Groundswell of support needed for Korean Wave
“Whether it be K-pop or fine art, it cannot enjoy sustained popularity in foreign countries without a solid and broad base of support from local fans here,” he said. As the government aims to spread the Korean Wave further afield, part of its job is therefore to help shore up this support and ensure the full diversity of Korean culture is reflected in what it sends overseas, he added.
Choung was long considered an expert in cultural and media policies before he took the minister’s office in January. The 53-year-old, also a lawmaker with the Grand National Party, previously spent more than 10 years at the National Assembly Committee on Culture, Sports, Tourism, Broadcasting and Communications. He served as chairman of the committee last year.
Choung is scheduled to resign as minister and return to the Assembly as early as this month, as part of the Lee Myung-bak administration’s plan to give him time to prepare for the general election in April.
Q. What are your best memories as culture minister?
A. I will never forget the thrill I felt in Durban, South Africa, on July 6, when Pyeongchang was finally chosen [at the IOC General Assembly held there] to host the Winter Games.
I also felt great every time I heard foreign officials ask me how K-pop and other parts of Korean culture have come under the international spotlight so quickly. I heard the question often when I visited foreign countries.
Another impressive moment was when I visited a Thank You Small Library (TYSL) in Tanzania in June. [Korea’s Culture Ministry has been setting up TYSLs in African countries as part of official development assistance, or ODA, since 2007.] The children there sang us the song “Thank you, Korea.” At the time, I recalled that I studied with supplies from foreign countries when I was an elementary school student. Korea and I have now turned from receiver to giver.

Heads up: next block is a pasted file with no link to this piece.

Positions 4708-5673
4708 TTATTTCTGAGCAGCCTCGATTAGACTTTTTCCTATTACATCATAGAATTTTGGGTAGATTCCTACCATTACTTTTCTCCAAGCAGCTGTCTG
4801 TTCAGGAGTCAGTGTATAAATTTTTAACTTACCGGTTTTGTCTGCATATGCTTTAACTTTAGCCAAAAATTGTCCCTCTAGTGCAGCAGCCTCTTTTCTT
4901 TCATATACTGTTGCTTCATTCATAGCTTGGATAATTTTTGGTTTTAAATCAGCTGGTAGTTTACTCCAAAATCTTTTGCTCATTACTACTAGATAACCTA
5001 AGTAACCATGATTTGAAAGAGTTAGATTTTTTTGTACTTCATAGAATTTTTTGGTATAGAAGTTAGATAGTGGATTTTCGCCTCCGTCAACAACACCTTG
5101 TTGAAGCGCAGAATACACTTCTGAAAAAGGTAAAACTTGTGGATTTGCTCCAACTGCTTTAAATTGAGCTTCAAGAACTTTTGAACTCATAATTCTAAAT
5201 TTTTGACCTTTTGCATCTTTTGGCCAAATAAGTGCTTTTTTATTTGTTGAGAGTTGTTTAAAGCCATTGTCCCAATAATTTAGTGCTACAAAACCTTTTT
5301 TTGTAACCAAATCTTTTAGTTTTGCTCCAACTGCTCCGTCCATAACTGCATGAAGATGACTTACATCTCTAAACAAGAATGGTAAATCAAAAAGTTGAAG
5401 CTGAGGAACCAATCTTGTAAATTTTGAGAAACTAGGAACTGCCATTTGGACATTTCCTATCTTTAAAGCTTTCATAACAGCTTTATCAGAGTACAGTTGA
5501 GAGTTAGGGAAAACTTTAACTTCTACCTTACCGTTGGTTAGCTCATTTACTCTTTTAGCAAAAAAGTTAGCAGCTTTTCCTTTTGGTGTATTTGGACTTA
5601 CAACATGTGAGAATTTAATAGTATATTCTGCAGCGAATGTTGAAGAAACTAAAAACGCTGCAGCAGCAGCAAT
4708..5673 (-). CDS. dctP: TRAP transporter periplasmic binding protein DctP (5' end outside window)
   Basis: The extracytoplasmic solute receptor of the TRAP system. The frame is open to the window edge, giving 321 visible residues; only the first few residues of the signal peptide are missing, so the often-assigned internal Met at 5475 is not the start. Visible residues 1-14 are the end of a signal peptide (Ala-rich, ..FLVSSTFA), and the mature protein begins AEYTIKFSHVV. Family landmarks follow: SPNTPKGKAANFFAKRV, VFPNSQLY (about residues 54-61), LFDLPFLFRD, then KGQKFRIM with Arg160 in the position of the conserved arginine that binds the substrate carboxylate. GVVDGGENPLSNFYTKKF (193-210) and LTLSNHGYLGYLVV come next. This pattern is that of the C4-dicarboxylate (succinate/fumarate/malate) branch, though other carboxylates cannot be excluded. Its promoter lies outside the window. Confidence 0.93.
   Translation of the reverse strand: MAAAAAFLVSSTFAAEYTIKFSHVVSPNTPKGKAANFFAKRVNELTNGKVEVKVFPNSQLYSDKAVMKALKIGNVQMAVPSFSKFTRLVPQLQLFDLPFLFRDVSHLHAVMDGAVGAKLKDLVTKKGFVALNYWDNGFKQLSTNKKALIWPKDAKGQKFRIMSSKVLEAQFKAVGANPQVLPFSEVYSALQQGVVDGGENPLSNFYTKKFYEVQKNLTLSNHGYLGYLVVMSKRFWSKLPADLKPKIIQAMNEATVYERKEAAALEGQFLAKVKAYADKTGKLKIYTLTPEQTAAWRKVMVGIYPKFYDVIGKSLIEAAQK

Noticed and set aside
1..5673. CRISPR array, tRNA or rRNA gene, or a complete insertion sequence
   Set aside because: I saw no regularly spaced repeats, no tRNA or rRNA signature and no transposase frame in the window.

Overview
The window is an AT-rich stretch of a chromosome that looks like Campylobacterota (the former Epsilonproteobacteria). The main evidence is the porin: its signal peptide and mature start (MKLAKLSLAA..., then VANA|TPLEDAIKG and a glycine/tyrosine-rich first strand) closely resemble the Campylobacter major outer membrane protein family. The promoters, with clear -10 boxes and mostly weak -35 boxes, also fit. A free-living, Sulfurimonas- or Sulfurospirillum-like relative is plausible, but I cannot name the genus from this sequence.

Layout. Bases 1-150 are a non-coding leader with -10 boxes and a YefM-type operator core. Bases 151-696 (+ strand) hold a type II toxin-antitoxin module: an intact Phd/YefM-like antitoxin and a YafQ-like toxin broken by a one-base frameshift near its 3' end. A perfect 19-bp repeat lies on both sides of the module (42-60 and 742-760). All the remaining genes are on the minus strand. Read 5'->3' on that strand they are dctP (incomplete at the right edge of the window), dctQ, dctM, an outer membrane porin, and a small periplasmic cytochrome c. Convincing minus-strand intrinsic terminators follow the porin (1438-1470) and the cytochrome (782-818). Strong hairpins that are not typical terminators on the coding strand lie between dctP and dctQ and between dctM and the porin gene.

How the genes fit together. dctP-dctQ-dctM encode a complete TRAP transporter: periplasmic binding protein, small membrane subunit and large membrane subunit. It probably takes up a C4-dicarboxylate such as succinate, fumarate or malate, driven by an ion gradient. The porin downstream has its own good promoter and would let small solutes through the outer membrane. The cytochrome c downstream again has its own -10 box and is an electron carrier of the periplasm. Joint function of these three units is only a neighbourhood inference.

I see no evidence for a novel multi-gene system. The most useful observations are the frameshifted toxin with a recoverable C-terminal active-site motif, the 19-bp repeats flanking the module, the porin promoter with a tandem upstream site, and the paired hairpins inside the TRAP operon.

Do you have any project that you regret not executing, given that you are leaving the minister’s office earlier than expected?
I recognized from the beginning that I would have to leave the office before the general election. So, rather than launch new projects, I focused on improving institutions and executing detailed works, which I thought were needed after working on the Assembly’s committee on culture for more than a decade. I now see the fruits of these labors. In addition, I’ve successfully set the outline of the way the ministry should move forward.
The problem is that it needs a bigger budget for cultural programs; the budget needs to be expanded [from the current 1.1 percent] to 2 percent of the nation’s total annual budget before the end of the Lee administration. As a first step, it should be moved up to 1.5 percent by next year. For this, Culture Ministry officials, including myself, have been working hard and have won consent from many influential figures. But now I have to leave before the expanded budget has been finalized. I’m concerned, as it will not be very easy for my replacement to aggressively push for the budget increase as soon as he takes the job.
Anyway, the culture budget should be increased as it will also help employment. Any culture-related businesses can be a solution in this time of so-called “growth without employment.”
How exactly can this impact unemployment?
For every 1 billion won ($930,000) invested, about six jobs are generated in the manufacturing industry, and 12 to 13 jobs in the culture industry. In addition, culture is a good solution for youth unemployment. Though our jobless rate for young people is lower than in Europe, we still have 330,000 people in this category. Is it because of a general lack of jobs? No.